For example, Google’s AI-enabled NEST thermostat can efficiently control the heating and cooling of homes and businesses to conserve energy. AI solutions for manufacturing can scale this technology to cover the entire shop floor of large factories, helping manufacturers become more energy efficient.

7. AI solutions for manufacturing to reduce waste

Even if the best practices in manufacturing are followed, human error will always be a factor in the manufacturing process. A defect, or anomaly, on the production line could be missed by the line worker, which could lead to a defective product passing through. Undetected, these minor anomalies can snowball into major faults and wasted materials – impacting negatively on the cost of production for the manufacturer.

AI enabled quality control programs for manufacturing using anomaly detection software can help manufacturers reduce waste, improve product quality, and increase throughput. Most innovative manufacturing companies use ML/AI-enabled anomaly detection solutions to identify manufacturing defects, instead of traditional image-processing methods, as they can pinpoint defects by quickly leveraging large manufacturing datasets.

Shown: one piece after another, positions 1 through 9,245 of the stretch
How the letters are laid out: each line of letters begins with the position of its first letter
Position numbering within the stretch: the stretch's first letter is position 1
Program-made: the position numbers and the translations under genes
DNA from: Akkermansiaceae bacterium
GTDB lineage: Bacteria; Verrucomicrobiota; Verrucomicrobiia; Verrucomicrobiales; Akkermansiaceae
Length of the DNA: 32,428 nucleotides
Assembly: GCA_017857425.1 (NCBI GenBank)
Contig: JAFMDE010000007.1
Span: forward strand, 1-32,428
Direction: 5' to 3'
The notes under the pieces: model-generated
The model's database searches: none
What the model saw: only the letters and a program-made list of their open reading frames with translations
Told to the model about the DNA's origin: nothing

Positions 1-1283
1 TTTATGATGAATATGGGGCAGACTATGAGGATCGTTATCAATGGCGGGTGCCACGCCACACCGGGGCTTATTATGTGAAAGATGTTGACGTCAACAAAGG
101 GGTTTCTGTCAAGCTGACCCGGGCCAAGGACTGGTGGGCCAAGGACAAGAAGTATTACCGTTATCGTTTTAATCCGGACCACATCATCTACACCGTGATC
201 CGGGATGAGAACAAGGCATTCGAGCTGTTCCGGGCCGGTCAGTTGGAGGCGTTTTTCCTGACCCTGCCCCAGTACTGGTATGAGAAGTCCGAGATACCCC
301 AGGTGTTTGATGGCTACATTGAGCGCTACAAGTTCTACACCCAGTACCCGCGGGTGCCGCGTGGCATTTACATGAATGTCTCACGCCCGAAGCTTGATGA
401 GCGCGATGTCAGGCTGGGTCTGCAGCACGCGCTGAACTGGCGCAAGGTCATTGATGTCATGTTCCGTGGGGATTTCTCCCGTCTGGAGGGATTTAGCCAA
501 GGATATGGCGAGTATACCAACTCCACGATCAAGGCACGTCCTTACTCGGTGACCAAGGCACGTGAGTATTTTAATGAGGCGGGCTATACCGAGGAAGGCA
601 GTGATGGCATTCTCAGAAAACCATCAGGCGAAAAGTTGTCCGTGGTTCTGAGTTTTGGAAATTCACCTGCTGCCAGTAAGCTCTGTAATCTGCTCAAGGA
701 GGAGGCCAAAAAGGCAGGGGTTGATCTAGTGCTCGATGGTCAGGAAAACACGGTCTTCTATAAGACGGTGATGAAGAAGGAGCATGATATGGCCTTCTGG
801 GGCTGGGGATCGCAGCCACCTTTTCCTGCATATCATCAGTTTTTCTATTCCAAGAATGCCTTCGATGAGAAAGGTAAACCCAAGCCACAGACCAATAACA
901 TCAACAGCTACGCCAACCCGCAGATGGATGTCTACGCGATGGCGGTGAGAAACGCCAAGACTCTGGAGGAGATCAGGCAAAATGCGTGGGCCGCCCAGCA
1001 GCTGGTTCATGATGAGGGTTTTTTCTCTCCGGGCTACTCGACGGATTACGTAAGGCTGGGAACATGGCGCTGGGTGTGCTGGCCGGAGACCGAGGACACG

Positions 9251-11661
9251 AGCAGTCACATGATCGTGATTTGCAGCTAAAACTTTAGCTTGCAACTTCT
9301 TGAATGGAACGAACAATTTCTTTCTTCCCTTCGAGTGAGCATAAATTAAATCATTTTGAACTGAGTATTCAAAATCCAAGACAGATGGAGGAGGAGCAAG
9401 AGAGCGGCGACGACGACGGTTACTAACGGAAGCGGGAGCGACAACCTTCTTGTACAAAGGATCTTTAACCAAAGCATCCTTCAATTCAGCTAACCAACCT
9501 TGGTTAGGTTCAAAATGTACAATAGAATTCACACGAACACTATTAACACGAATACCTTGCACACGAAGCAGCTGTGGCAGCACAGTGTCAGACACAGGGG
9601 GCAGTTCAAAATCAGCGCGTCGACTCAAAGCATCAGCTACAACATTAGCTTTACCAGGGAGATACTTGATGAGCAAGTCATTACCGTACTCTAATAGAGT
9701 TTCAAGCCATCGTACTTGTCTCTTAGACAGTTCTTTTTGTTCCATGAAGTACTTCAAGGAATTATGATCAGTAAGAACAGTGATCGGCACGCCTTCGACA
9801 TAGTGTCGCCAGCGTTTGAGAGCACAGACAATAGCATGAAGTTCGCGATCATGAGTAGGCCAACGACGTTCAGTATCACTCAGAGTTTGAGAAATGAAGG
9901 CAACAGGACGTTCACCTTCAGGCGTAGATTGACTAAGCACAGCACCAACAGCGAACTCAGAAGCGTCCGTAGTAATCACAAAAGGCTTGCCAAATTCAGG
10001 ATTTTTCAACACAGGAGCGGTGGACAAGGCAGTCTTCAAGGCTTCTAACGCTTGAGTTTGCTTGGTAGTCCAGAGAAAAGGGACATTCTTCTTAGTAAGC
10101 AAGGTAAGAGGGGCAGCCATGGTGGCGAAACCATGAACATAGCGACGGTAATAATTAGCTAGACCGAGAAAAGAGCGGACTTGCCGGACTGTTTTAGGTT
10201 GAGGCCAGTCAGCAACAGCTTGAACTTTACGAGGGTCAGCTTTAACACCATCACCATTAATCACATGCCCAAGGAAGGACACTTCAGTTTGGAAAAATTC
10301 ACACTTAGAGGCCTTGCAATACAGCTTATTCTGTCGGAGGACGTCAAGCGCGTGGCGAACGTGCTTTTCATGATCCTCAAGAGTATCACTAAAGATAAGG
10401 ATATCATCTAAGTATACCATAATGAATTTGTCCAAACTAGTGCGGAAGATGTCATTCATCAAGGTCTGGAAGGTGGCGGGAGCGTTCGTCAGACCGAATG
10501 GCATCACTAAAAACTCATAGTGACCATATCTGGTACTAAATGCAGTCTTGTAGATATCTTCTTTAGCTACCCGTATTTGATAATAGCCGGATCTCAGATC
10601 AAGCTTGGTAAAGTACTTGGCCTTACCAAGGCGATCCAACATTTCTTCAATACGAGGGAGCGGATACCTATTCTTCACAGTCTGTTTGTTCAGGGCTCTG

For example, in the automotive industry, quality control programs for manufacturing that include anomaly detection software can be used to identify faulty door panels and generate an alert when the panel on the production line does not meet predetermined specifications. This enables the engineer and/or line worker to address the problem, thus preventing subsequent door panels from ending up as waste.

8. Supply chain management using ML/AI solutions

An ML/AI-enabled supply chain management solution can help manufacturers improve their supply chain and logistics operations. Manufacturers are also able to save money through reduced operational redundancies and risk mitigation, and improved supply and demand forecasting, while enhancing their business planning and forecasting capabilities.

A supply chain management solution that incorporates ML/AI can collect and analyze a great deal more inputs and signals than a human is able to process, to deliver accurate and timely decisions faster. The ML/AI-enabled solution is able to adapt to changing conditions in near-real-time and improve its knowledge by processing more data and exposing hidden anomalies in the supply chain better than any human can.

The future of AI solutions for manufacturing

For most innovative manufacturing companies, the number of applications for ML/AI will no doubt continue to increase, as computational resources become less costly and domain knowledge proliferates. In any case, one thing is certain, it is an exciting time to be working at the intersection of ML/AI and the automotive industry.